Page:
The mountain below stands as a guard over our nearby reservation town.

I love laundry on a clothes line. These Indian blankets caught my eye.

Broken windows and graffiti are common sights. It seems that many of the buildings on "the rez" fall prey to vandalism. In fact, the original pregnancy center was a victim of idle arson. Nothing better to do one night. The fire didn't completely consume the building and the plan was to repair and rebuild on the original site. But a short while later, on another idle night, someone set the remains on fire again resulting in a total loss. The center has been housed in a suite of rooms at a nearby motel for two years. Building on a new site has been slow, relying on donations of labor and materials, but they're finally ready to open in their new building this week.

There are many problems on the reservation but there's one I enjoyed seeing. Wild horses. Based on my experience, this seems to be a common thing on many reservations. We saw it in the northern part of Arizona when driving to Alaska a few years ago. Driving north we saw flashing lights headed south on the wrong side of the road from us. A tribal police SUV was driving on the wide shoulder of the highway, chasing a small herd of wild horses away from town.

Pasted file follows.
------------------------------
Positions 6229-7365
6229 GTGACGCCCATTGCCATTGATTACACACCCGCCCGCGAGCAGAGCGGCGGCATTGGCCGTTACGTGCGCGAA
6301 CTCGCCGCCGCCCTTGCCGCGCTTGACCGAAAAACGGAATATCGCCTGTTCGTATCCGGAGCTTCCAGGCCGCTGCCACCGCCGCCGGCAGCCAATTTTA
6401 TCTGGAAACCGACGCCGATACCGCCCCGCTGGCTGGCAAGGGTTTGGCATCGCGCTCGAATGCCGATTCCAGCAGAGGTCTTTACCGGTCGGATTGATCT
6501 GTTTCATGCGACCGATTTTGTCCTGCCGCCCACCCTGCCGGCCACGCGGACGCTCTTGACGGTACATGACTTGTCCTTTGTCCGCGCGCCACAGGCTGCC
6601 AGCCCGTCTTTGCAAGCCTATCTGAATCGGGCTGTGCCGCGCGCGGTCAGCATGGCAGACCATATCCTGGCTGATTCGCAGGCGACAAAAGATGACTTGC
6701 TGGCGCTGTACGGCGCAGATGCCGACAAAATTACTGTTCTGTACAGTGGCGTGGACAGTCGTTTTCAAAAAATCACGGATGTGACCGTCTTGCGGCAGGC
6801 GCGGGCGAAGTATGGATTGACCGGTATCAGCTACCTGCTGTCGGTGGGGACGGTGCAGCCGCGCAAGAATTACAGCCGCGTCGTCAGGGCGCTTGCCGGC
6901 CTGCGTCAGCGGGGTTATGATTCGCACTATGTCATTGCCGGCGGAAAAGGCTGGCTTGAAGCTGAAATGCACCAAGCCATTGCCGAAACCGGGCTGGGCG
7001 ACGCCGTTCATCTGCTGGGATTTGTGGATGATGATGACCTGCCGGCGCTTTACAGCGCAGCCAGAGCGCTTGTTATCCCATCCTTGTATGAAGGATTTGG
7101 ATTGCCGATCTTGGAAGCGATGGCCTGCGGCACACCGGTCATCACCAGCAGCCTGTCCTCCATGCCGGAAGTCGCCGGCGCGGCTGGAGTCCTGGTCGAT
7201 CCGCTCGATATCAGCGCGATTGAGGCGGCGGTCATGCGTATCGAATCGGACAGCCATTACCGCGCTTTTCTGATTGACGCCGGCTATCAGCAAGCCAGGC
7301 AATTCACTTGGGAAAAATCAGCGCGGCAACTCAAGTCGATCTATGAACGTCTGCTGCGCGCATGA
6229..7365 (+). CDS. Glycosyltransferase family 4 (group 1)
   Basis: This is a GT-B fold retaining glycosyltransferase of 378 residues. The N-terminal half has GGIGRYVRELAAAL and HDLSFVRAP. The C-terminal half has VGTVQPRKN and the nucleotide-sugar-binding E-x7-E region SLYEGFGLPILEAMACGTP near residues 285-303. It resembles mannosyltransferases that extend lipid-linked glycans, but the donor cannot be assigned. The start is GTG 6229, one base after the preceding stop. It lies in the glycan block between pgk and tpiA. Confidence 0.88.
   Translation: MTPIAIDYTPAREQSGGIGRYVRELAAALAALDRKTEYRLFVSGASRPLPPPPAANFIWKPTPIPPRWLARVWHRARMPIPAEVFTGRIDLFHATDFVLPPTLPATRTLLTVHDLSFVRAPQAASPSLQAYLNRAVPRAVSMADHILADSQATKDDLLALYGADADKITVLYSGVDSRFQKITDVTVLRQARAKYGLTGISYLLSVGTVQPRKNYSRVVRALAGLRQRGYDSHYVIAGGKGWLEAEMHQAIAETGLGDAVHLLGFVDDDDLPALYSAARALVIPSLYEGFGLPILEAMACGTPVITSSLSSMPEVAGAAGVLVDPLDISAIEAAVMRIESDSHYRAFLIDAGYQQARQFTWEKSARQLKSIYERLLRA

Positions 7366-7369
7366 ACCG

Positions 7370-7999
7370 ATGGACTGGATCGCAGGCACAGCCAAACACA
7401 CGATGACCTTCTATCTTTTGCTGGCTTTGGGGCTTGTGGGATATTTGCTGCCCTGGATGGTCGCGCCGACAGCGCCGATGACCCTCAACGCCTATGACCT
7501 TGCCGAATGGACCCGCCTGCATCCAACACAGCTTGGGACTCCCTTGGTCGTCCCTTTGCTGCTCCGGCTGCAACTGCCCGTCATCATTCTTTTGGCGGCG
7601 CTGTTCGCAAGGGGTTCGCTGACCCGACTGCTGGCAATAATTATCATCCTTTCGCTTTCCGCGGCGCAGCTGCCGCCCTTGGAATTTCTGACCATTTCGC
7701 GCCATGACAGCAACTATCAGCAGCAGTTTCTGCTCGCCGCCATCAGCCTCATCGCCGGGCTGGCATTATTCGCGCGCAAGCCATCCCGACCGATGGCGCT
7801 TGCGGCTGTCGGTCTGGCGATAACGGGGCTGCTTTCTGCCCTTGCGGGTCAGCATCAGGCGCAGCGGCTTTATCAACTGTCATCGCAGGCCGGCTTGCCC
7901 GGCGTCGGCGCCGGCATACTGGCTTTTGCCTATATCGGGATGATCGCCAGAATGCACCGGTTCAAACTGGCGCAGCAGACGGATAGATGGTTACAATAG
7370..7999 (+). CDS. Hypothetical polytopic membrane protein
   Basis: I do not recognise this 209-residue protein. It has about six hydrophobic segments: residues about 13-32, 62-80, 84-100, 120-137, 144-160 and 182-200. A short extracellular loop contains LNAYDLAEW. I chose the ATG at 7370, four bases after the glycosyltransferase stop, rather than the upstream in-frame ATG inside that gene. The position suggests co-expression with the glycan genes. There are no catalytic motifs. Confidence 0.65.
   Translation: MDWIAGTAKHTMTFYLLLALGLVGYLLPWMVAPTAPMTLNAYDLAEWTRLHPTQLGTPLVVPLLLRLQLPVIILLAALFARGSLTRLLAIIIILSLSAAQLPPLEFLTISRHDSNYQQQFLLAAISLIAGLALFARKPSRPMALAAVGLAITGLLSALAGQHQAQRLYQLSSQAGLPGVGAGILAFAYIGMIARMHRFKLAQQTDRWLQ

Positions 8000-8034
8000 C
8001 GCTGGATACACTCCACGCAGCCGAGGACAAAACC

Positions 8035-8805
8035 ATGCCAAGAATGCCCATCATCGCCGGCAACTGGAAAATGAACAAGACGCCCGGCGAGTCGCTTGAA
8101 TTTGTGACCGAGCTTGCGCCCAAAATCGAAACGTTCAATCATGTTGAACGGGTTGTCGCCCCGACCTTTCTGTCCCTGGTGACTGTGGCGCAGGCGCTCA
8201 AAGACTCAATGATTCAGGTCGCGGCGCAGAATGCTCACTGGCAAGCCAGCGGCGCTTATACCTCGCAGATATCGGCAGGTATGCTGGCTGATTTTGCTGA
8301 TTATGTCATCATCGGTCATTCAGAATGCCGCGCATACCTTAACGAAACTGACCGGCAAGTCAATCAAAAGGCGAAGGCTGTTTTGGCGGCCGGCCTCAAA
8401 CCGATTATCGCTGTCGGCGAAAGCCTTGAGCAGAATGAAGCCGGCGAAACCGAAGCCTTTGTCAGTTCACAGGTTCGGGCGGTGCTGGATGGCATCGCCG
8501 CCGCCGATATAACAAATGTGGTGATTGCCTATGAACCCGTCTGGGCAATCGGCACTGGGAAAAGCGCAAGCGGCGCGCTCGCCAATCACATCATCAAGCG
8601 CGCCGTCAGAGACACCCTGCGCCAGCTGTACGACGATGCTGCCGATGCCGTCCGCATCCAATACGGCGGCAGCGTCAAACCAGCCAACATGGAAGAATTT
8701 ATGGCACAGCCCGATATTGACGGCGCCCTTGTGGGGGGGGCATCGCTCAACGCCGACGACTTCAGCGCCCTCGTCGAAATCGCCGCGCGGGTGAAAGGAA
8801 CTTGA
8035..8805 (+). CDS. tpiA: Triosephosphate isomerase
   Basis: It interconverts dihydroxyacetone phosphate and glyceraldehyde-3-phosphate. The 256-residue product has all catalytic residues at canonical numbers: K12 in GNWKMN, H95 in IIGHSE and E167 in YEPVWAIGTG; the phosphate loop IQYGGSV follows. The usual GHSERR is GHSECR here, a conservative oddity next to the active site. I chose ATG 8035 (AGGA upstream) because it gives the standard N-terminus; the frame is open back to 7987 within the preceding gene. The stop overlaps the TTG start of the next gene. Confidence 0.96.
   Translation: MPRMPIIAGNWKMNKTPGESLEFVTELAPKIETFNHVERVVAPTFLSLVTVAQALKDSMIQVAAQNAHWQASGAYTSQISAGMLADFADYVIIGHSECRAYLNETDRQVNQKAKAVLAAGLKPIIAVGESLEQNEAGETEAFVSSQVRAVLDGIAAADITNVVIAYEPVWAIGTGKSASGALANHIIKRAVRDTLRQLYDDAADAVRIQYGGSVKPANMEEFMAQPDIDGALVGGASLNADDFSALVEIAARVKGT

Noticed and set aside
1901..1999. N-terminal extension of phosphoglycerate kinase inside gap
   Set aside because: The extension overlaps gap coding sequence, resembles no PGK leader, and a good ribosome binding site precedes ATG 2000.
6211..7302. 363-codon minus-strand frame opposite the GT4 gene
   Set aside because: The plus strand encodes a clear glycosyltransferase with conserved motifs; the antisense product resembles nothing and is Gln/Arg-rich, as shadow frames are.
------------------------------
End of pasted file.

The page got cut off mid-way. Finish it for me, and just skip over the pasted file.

On my work weekend, I saw horses just wandering around grazing in the area of the center.

I pulled into a small parking lot to see this fellow.

At the end of the day, on my way out of town, I decided to go into the parking lot of the local community college campus for another photo of the mountain. "Hm, what are these bright yellow triangular pieces of steel stretched across the entrance?" As I rattled over them, I thought, "they must be like cattle guards. Something to keep the wild horses out maybe."

They don't work.

The evidence was everywhere. On the paved driveways, the gravel parking lots, and grass.

Wild horses and reservations just seem to go together. What an interesting problem to have to deal with.

I got my late afternoon photo of the mountain, but it's obviously not as good as my earlier one.

And then, driving on I noticed the moon rising. Parting views of my weekend on the rez.

Sunday, January 15, 2012

Indian Frybread

A local treat in Arizona is Indian Frybread. It's a big hit at festivals and fairs. I've been wanting to learn how to make it for years now. Last weekend I had the privilege of joining some Native American friends in making frybread for a work weekend we were part of. It was so much fun and those ladies are so good they can make frybread in their sleep!

While I had hoped to come away with a recipe, I realized quickly that this idea was a laugh. Like when I asked The Fisherman's Grandma for the recipe for a peach cobbler she whipped up in my presence, I got a similar response. Grandma grew up in a "holler" in West Virginia. When I asked her for the recipe, she said, "Ohhhh, Honey! I've been cookin' since I was nine years old; I don't use recipes!"

So it was with my expert frybread friends. Their "recipe" used their hands and bowls as measuring devices. They're used to making it in large batches for large family functions. A bowlful of flour, a handful of salt, etc. Hm.